Lake Roosevelt National Recreation Area
Lake Roosevelt National Recreation Area is a 100,390-acre property surrounding the 130-mile long Franklin D. Roosevelt Lake upstream of the Grand Coulee Dam on the Columbia River in eastern Washington. Grand Coulee Dam was built in 1941, the Lake Roosevelt National Recreation Area established in 1946. Just to the southwest is Crescent Bay Lake which is also included in the Lake Roosevelt National Recreation Area.
Native American history in the area dates back more than 9,000 years. The Nez Perce have an oral history of fishing in this part of the Columbia River before the pyramids were built in Egypt and archaeologists have found artifacts in the area to back up that history. Other stories tell of floods rushing down the river at the end of the last Ice Age as the glaciers retreated and meltwaters broke through natural barriers upstream. But the biggest changes the tribes have ever seen came with the influx of Anglo-American settlers.
The first European to come through the area was most likely David Thompson, a British explorer with the Northwest Company. Thompson was a trapper who explored (and laid claim to) most of the northwest in the late 1700's. He reached the confluence of the Colville River with the Columbia River in mid-June, 1811 and the Pacific Ocean a month later. Along the way, he and his small group of voyageurs stopped and spent some time with almost every group of Native Americans they came across. His journey back to the east took much longer but was also much easier as he had already introduced himself to so many and had established friendly relations along his entire route. Contrast that with what happened after the Anglo-Americans started to flow in...
Grand Coulee Dam
St. Paul's Mission, built in 1847
Construction of the Grand Coulee Dam stopped the migration of salmon further upstream to spawn. It also locked sturgeon into the lake and some of those sturgeon are now 70 years old and up to 20 feet long. The watershed of Lake Roosevelt drains about 44,969 square miles, the majority of which is in Canada. When full, the lake extends more than 154 miles upstream from the Grand Coulee Dam and includes the lower reaches of many rivers and streams. Most of the water in the lake is runoff from lakes, snow and glacial ice high in the Canadian Rockies. Biologists have found more than 200 species of birds, 75 species of mammals, 10 species of amphibians, 15 species of reptiles and 28 native species and 12 nonnative species of fish.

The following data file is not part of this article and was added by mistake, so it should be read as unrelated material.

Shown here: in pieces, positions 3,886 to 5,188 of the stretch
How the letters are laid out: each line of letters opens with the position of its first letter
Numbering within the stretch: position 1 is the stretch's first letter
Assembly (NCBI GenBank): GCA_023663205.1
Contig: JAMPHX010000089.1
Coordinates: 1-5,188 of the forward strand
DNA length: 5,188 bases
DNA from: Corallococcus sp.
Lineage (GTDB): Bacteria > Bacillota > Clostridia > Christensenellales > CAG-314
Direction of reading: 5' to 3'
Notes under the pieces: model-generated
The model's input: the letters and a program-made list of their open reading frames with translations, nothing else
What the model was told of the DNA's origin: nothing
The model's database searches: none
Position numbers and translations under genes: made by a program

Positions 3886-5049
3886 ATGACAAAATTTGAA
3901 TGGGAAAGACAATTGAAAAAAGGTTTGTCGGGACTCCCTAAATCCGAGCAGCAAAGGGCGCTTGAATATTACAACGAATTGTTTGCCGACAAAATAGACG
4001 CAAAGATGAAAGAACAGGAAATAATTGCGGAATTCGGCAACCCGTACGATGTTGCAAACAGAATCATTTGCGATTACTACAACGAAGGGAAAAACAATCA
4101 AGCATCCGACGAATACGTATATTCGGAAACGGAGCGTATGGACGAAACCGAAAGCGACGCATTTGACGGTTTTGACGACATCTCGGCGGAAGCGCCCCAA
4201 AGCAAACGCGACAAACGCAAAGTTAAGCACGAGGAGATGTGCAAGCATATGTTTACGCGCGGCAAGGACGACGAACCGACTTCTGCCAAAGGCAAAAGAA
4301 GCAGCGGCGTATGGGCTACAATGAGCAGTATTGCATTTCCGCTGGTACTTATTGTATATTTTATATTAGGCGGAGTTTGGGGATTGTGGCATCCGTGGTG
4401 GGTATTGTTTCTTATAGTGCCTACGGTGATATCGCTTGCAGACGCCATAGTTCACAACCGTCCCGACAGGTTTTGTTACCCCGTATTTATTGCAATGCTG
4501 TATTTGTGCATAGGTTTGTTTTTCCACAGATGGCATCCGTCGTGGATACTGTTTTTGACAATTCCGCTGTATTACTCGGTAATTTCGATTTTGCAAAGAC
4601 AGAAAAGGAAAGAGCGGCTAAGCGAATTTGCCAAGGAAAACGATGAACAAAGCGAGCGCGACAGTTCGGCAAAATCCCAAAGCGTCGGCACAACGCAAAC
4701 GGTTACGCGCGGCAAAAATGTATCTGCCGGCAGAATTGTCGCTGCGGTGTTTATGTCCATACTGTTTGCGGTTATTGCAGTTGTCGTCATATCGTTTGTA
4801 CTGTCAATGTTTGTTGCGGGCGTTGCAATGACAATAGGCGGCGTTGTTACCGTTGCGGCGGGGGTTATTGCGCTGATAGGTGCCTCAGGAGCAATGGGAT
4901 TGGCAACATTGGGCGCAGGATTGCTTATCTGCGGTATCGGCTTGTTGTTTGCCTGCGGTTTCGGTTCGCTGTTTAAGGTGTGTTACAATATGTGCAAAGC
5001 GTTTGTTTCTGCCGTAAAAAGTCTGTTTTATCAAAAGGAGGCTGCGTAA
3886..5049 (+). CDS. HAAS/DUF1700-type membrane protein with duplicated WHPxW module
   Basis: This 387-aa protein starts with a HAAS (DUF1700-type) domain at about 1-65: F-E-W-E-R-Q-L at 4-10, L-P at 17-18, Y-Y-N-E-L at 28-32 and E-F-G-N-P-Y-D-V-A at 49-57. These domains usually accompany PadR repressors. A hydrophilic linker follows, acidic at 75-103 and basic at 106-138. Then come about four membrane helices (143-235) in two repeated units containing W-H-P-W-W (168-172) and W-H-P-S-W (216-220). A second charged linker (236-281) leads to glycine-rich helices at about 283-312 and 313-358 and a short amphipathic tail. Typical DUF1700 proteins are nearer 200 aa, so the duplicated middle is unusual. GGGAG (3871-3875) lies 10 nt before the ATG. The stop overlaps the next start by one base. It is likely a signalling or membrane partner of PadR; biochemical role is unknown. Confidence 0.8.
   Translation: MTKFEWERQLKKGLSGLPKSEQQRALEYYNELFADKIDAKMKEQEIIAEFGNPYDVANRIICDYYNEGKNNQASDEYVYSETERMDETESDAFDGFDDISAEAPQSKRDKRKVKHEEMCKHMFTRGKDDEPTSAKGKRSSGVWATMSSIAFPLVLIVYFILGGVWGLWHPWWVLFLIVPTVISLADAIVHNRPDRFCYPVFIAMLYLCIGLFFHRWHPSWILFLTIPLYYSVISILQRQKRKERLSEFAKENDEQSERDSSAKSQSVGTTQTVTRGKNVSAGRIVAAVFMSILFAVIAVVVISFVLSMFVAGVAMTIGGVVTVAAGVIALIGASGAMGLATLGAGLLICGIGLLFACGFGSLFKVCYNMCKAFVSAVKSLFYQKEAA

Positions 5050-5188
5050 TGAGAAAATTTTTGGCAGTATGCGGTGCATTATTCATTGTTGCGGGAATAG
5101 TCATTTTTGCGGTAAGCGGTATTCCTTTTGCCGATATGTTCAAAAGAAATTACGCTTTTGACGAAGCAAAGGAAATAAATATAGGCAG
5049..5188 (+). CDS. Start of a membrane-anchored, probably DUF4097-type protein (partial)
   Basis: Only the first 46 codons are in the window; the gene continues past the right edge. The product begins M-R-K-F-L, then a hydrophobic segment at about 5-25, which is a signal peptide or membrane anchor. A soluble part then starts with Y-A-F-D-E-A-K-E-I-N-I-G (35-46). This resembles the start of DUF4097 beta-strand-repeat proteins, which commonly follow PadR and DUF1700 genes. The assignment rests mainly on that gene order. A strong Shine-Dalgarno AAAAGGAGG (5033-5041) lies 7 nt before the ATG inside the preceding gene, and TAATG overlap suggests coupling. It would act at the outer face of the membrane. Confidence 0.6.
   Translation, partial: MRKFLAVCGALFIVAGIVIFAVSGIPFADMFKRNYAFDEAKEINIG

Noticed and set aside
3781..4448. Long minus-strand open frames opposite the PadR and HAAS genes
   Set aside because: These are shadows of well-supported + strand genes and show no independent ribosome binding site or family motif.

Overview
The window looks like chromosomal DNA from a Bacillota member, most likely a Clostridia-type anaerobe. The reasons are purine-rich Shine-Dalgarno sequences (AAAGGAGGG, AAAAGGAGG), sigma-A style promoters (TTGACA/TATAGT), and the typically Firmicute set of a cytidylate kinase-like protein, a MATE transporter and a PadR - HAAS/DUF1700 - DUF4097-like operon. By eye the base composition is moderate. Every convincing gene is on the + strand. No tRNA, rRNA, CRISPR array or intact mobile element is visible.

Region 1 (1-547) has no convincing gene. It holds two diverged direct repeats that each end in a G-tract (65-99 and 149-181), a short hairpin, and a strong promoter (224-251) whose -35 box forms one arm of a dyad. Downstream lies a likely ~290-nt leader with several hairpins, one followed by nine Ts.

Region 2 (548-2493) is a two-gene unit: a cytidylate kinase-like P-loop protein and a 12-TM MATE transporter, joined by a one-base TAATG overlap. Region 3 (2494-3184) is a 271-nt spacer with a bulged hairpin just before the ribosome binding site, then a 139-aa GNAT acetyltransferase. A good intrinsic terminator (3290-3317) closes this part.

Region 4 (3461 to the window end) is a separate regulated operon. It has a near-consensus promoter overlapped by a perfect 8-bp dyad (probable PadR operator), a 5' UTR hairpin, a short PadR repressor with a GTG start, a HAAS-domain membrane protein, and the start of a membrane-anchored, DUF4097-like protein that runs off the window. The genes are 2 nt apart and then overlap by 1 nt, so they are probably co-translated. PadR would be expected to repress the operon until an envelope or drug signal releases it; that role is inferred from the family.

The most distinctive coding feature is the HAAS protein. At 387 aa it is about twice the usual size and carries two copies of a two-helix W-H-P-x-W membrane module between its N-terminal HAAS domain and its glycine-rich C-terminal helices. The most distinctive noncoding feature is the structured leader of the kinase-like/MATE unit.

Lake Roosevelt National Recreation Area is located at the juncture of the Kootenay Arc, the Okanogan Highlands and the Columbia Plateau, three distinct geological provinces. The Columbia Plateau is the result of millions of years of intermittent lava flows. The Okanogan Highlands used to be much wetter but as tectonic action pushed up the Cascades to the west, the area came into a rain shadow and began to dry up. Scientists have documented massive floods in the area as the last Ice Age was ending, floods that drastically changed the shape of the land almost overnight. Toady, the shoreline around the lake supports grasslands, scrublands and conifer forests, each habitat with its own various wildflowers and wildlife.
Spread out around Lake Roosevelt NRA are 22 boat launches, 10 swim beaches, 27 campgrounds and historical sites such as the St. Paul's Mission and Spokane Visitor Center and Museum. Because of the size of the National Recreation Area, there are visitor centers and administrative offices in Spokane and Kettle Falls with the actual headquarters office located at Coulee Dam. The Fort Spokane Visitor Center and Museum is open from Memorial Day Weekend to Labor Day daily, 9:30 am to 5 pm, and the rest of the year by prior request. The Kettle Falls Information Center is manned by the NPS, USFS and Kettle Falls Chamber of Commerce. That shared responsibility means the office is open daily Memorial Day Weekend to Labor Day from 9 am to 5 pm and on Wednesdays through Sundays from 9 am to 5 pm the rest of the year. Lake Roosevelt National Recreation Area itself is open 24/7/365.
Camping: Most sites are available first-come, first-served. All group sites and a few individual sites are available by reservations. No camping fees at boat-in only campgrounds. No more than 2 vehicles or 10 people at an individual campsite.
There is a two-night minimum on all reserved campsites (three-night minimum on holiday weekends) and reservations/changes must be made through recreation.gov at least seven days in advance. No site can be reserved for more than 14 days. Group reservations must also be made through recreation.gov.